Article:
The United States and Arizona Constitutions provides critical and fundamental rights to everyone. These constitutional protections are the foundation of our criminal justice system. In addition to the important and necessary rights given to those accused of a crime, the Arizona Constitution also provides rights and protections to all those who are victims of crime. Unfortunately, too often victims are often the ones most overlooked in the criminal justice system. Being overlooked will often cause a victim to feel that they do not have a voice or are otherwise unimportant and even mistreated by police officers, attorneys, judges, and other people who make their living in the criminal justice system. The reason they are overlooked is not intentional or malicious, but often due to well meaning people being too busy to give victims the personal attention they not only want, but to which they are entitled.
No one expects to be the victim of a crime. Whether one is a victim or the family member of a victim of a theft, a burglary, an assault, a sexual offense, or a murder, there can be significant emotional, psychological, financial, and physical trauma. Victims and their family members often deal with so many unwanted, unexpected, and unfamiliar things as a result of the crime. One of those unwanted, unexpected, and unfamiliar things is often the criminal justice system. They are thrust into a world with which they have little or no experience; a world with its own culture, rules, and procedures. In most cases, they enter that world the first moment they call or have contact with a police officer, and they continue in the unfamiliar and confusing world of criminal justice for months and even many years.
It can be particularly difficult for child victims to understand and navigate the criminal justice system.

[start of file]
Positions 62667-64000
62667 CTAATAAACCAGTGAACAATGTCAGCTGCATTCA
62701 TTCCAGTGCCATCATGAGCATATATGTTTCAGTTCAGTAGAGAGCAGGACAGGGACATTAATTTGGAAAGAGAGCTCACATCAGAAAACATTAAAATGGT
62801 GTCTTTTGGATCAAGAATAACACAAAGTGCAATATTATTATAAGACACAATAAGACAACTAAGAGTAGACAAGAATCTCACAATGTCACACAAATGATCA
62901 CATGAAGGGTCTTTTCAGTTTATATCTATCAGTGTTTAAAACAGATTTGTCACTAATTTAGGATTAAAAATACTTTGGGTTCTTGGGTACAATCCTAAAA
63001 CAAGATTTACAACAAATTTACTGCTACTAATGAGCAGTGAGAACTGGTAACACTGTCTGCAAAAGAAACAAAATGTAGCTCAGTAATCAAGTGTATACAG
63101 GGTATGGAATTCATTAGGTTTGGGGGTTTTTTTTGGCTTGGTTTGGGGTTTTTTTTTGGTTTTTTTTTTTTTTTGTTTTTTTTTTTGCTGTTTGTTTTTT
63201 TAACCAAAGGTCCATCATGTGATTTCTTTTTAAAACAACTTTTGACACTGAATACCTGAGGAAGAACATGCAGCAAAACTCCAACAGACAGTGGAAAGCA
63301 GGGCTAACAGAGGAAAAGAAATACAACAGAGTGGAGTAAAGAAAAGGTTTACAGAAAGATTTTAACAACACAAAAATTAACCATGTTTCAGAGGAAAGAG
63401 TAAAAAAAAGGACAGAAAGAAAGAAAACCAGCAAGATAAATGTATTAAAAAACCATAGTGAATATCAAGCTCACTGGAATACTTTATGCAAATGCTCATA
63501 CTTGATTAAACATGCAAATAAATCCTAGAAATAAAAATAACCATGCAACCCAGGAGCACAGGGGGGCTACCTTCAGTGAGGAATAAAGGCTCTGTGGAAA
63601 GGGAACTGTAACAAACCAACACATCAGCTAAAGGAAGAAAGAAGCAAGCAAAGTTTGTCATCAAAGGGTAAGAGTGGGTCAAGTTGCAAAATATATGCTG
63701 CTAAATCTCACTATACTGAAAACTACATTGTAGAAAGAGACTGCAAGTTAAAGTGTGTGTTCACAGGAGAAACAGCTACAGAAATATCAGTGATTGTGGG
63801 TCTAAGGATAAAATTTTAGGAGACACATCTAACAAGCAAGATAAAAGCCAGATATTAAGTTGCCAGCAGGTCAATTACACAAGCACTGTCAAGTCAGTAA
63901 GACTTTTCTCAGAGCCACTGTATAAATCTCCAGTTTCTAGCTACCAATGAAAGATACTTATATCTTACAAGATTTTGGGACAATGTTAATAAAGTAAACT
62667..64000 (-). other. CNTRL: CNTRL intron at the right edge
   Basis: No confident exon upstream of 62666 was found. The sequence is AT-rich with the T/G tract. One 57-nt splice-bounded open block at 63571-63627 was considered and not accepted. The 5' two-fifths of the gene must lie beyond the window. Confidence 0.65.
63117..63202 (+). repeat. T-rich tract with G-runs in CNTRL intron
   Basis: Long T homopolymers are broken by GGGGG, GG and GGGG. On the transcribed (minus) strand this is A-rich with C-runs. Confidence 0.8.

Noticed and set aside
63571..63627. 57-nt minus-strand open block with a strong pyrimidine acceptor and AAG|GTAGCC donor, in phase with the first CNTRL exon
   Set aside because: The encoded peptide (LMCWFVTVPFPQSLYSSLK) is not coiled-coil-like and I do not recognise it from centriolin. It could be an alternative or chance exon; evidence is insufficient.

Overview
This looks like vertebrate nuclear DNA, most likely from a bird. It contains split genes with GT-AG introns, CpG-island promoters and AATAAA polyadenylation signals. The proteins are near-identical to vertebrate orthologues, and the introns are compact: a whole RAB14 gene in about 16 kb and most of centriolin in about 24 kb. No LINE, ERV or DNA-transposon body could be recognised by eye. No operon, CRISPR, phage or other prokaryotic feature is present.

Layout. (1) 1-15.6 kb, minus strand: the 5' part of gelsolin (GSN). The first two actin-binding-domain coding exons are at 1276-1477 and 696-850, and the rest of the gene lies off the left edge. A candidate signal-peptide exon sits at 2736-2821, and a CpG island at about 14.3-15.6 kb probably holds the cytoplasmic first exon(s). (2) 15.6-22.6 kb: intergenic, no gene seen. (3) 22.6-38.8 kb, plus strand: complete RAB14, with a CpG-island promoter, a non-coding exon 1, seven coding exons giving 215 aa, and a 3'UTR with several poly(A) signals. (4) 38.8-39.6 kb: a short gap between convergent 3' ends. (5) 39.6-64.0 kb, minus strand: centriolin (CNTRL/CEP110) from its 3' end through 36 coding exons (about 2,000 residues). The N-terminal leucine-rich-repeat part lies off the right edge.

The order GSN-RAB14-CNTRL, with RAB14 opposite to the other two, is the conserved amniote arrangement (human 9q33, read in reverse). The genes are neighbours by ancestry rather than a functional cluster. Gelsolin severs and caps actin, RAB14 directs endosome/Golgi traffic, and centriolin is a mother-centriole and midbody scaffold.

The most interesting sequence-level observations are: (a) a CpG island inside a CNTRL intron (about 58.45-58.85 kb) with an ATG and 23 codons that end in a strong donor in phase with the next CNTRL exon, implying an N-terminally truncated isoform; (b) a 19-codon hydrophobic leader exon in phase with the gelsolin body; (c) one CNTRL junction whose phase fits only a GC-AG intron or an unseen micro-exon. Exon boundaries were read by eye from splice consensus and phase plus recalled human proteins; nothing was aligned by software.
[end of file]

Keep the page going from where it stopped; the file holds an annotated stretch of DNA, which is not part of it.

Understanding the criminal justice world and what to expect as the victim or the loved one of a victim can reduce some of the emotional and psychological trauma that is part of being the victim of a crime. Here are a few important things to know to help navigate the criminal justice world:
- Victims of crimes have (insert hyperlink constitutional rights – http://www.azleg.gov/FormatDocument.asp?inDoc=/const/2/2_1.htm)– While important, these rights are unfortunately limited to the following:
- To be treated with fairness, respect, and dignity, and to be free from intimidation, harassment, or abuse, throughout the criminal justice process. Unfortunately, this right seems more of a hollow platitude and is so vaguely worded to make the enforcement of this right difficult – especially when the victim doesn’t have their own attorney to represent them.
- To be informed, upon request, when the accused or convicted person is released from custody or has escaped.
- To be present at and, upon request, to be informed of all criminal proceedings where the defendant has the right to be present.
- To be heard at any proceeding involving a post-arrest release decision, a negotiated plea, and sentencing.
- To refuse an interview, deposition, or other discovery request by the defendant, the defendant’s attorney, or other person acting on behalf of the defendant.
- To confer with the prosecution, after the crime against the victim has been charged, before trial or before any disposition of the case and to be informed of the disposition.